Paste the host link of debian file in /etc/apt/source.list.d

 

 Run the command sudo apt-get update

 Now run the command for installation of the package

 


“ The internet made fame wack and anonymity cool ”

So, far from the above context, we have learned about setting up FTP for users with a local account. If you need to use an external authentication source, you might want to look into vsftpd’s support of virtual users. This offers a rich set of options through the use of PAM, the Pluggable Authentication Modules, and is a good choice if you manage users in another system such as LDAP or Kerberos.

I hope I explained everything clearly enough to understand. If you have some better way of implementing a satellite server please help me to improve this blog.

Thanks for reading my writing. I’d really appreciate any kind of feedback in the comments.

Cheers till next time!!!!

Where there is a shell, There is a way.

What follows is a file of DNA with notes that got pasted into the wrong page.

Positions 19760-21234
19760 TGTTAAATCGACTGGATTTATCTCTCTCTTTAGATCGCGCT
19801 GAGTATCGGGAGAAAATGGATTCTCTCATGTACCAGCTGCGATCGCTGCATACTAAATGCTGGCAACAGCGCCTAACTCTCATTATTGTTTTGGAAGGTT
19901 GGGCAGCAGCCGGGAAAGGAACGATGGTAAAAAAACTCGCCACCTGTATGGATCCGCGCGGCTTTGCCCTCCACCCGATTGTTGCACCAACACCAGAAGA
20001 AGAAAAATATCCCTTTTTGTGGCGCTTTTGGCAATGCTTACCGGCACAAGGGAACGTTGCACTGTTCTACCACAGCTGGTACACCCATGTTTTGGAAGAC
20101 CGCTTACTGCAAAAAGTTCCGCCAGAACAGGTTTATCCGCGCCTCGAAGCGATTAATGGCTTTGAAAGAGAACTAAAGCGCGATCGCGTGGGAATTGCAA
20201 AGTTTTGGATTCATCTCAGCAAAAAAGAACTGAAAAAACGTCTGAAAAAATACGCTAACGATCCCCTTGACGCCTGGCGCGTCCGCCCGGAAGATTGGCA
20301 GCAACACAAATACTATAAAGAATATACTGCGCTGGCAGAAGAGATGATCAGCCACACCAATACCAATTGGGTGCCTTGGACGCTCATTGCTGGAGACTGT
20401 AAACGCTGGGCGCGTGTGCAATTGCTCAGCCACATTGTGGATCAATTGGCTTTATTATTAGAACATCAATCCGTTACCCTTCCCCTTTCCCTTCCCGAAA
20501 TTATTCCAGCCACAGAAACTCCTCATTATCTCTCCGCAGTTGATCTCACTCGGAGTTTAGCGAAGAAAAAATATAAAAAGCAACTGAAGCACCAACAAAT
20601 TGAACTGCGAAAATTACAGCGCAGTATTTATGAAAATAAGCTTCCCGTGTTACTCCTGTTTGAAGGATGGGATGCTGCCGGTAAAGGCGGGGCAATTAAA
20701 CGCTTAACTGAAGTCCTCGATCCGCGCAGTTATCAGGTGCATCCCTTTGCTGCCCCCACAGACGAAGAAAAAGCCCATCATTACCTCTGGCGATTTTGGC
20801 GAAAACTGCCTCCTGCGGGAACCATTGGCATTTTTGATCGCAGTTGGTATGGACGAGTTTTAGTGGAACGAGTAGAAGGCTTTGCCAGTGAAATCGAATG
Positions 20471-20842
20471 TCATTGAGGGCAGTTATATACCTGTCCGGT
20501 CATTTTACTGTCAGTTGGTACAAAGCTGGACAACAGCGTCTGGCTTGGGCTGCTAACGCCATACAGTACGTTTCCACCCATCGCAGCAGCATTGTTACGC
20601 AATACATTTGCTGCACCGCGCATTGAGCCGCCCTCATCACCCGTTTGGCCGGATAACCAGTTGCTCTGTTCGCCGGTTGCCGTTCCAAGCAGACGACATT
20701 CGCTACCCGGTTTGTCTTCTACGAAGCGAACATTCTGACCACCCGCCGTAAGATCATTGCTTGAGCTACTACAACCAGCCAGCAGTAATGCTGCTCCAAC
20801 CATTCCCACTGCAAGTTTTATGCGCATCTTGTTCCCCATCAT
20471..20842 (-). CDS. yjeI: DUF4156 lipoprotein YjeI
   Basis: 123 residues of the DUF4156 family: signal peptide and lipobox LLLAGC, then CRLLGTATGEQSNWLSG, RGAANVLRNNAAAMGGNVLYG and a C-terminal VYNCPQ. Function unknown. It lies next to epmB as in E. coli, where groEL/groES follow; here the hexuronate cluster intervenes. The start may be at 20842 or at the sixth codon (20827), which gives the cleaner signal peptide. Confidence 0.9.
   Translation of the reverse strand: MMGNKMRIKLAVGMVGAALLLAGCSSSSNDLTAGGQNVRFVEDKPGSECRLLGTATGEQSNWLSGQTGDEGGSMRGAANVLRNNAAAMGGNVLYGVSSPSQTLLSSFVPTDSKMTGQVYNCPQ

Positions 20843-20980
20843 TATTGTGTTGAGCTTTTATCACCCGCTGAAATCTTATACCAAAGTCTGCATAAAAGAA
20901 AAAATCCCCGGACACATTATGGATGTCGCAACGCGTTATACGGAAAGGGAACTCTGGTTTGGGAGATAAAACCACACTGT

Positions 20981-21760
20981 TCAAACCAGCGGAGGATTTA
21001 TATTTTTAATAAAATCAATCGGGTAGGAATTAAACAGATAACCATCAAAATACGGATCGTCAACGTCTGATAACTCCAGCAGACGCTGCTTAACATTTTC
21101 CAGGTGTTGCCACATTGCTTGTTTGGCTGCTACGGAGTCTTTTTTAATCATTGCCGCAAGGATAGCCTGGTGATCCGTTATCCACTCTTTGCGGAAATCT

Well, as a DevOps; I like to play around with shell scripts and shell commands especially on a remote system as it just adds some level of fun in it. But what’s more thrilling than running shell scripts and command on the remote server, making them return the dynamic web pages or JSON from that remote system.

Yes for most of us it comes as a surprise that just like PHP, JSP, ASP shell scripts can also return us dynamic web pages but, as long time ago a wise man said: “where there is a shell there is a way”.

Isn’t PHP or JSP a better option for web development?